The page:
More people in Belgium falling for greenwashing

More people in Belgium falling for greenwashing
Credit: Greenpeace

During the pandemic, the number of people who were victims of scams increased dramatically. While this figure has now dropped slightly, it remains above 2019 levels with a growing number of claims linked to greenwashing.

From heatwaves and drought to deadly floods, the effects of climate change are increasingly being felt in Belgium, resulting in some people making more conscious decisions when consuming products.

This has led more companies to exploit greenwashing techniques, making false, misleading or unsubstantiated claims about the sustainability of their products, services, or business operations.

Secretary of State for Consumer Protection Eva De Bleeker warned that this is particularly striking in Belgium, as revealed in the annual report of the Economic Inspectorate published on Wednesday.

"In recent years, companies have increasingly used the environment in their advertising messages to win over consumers," she noted in a press statement. "Such environmental claims have since become a powerful marketing tool. But unfortunately, not all such claims are true."

De Bleeker has strengthened efforts to tackle this "shady practice" and has made greenwashing a new priority area for the Inspectorate, which will investigate complaints connected to such violations more intensively.

Guidelines have been published for companies that mean well, while stricter controls are being carried out against rogue players, both proactively and based on reports. In 2021, the first 29 checks were carried out, resulting in 16 warnings.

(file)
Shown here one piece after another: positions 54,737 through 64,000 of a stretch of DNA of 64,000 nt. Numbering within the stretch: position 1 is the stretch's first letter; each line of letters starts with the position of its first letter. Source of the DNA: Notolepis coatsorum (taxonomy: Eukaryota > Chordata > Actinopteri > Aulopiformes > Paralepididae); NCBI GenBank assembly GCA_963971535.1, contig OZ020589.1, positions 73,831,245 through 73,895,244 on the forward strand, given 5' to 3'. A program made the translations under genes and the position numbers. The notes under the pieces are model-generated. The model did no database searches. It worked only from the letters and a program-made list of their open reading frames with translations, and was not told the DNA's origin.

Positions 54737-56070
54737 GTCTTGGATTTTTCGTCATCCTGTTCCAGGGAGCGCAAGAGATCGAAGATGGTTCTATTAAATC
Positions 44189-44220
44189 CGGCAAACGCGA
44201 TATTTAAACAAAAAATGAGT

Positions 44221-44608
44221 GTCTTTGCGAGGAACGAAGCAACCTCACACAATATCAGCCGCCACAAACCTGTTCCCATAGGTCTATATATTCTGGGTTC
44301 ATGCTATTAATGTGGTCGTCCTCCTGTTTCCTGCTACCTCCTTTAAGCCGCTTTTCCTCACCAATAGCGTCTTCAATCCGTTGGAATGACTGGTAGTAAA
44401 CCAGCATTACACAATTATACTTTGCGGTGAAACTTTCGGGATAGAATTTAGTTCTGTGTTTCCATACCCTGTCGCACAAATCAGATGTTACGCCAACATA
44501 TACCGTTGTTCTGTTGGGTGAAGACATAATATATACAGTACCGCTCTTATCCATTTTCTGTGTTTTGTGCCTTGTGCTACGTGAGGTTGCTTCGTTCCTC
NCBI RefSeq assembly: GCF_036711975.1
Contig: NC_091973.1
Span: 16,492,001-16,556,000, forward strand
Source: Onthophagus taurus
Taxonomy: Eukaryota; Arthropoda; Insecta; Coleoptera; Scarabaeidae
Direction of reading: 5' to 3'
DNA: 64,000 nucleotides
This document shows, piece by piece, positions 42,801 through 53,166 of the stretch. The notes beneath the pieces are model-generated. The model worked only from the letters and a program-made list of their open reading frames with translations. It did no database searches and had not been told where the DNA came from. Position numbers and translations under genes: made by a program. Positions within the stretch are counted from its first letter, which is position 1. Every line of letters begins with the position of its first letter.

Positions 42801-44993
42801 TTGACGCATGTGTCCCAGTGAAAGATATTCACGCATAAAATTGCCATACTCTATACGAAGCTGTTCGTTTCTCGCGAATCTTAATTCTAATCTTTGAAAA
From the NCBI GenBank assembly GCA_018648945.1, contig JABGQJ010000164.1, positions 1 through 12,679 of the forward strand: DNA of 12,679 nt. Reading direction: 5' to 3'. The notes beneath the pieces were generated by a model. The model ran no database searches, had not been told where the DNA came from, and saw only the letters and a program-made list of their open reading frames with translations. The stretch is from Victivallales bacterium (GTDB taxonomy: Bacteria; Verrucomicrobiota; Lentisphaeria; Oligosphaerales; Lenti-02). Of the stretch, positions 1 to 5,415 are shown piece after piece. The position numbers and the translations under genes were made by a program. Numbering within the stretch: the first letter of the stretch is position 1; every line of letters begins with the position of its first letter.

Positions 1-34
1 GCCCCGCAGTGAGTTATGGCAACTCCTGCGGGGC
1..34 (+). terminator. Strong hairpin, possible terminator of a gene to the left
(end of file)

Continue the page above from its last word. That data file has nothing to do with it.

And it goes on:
Slow return to pre-pandemic levels

Last year, as many as 47,917 consumers reported being deceived or scammed by companies in Belgium, marking a slight decrease compared to the record figures seen in 2020 (more than 55,000 reports). However, this remains higher than two years ago, when the inspectorate received around 42,000 such reports.

"This shows the impact of the pandemic is still not completely gone," De Bleeker noted. Most of these claims were with regard to travel and failure to repay package holidays.

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In light of these figures, De Bleeker stressed the importance of reporting such abuse of consumer rights. Every report received undergoes thorough analysis which can lead to an investigation. This may be followed by a warning or an official report, which finally could result in legal action.

"It is hugely important that any form of deception is reported. This allows the Economic Inspectorate to chase and fine fraudsters and together we avoid more victims," she concluded.

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